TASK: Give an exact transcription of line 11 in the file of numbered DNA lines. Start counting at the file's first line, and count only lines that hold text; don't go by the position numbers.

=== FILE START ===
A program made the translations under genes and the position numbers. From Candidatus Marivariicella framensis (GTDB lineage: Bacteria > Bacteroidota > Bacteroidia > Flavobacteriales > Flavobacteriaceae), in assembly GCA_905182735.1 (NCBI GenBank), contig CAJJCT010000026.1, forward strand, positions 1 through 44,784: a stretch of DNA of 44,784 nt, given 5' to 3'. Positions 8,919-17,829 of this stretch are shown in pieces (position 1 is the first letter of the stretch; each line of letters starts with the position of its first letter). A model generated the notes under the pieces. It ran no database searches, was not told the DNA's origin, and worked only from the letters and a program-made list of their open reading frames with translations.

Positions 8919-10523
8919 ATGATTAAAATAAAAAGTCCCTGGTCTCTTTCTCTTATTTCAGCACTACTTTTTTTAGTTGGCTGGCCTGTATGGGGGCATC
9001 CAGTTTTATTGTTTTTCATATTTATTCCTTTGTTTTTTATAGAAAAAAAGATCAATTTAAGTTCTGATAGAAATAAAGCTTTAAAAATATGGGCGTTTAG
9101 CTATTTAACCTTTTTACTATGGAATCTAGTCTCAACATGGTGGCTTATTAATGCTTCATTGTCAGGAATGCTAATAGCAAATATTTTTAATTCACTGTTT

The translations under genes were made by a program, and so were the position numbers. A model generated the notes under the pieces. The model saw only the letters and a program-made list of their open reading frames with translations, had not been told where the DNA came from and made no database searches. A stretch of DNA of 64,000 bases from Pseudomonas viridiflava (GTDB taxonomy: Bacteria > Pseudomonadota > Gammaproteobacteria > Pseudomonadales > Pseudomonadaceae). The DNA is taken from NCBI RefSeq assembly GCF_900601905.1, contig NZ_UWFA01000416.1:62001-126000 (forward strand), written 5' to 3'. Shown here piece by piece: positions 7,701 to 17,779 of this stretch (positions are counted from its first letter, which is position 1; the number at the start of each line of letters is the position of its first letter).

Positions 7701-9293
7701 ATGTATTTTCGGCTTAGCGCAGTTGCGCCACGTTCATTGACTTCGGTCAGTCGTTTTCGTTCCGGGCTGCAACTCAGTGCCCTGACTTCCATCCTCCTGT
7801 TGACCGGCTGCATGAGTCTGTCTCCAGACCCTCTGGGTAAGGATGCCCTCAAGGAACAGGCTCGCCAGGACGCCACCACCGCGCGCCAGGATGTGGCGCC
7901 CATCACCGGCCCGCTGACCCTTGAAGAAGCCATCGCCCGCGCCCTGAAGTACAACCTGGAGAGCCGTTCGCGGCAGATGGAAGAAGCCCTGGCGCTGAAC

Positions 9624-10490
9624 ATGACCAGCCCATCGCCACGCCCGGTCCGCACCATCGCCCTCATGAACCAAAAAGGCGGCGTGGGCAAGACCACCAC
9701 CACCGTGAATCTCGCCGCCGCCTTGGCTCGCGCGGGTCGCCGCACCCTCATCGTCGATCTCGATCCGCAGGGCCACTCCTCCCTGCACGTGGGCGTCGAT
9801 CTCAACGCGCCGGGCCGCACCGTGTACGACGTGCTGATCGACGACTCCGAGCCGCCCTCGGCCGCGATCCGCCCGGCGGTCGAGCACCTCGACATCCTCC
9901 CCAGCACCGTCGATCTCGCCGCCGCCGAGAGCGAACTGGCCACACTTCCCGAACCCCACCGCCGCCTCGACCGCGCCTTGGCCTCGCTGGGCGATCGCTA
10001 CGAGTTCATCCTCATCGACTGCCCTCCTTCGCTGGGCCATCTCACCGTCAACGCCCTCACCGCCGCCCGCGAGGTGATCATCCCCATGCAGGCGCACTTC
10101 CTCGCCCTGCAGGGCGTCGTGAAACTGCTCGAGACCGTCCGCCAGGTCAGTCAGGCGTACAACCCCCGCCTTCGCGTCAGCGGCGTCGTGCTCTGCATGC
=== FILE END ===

Positions 9624-10490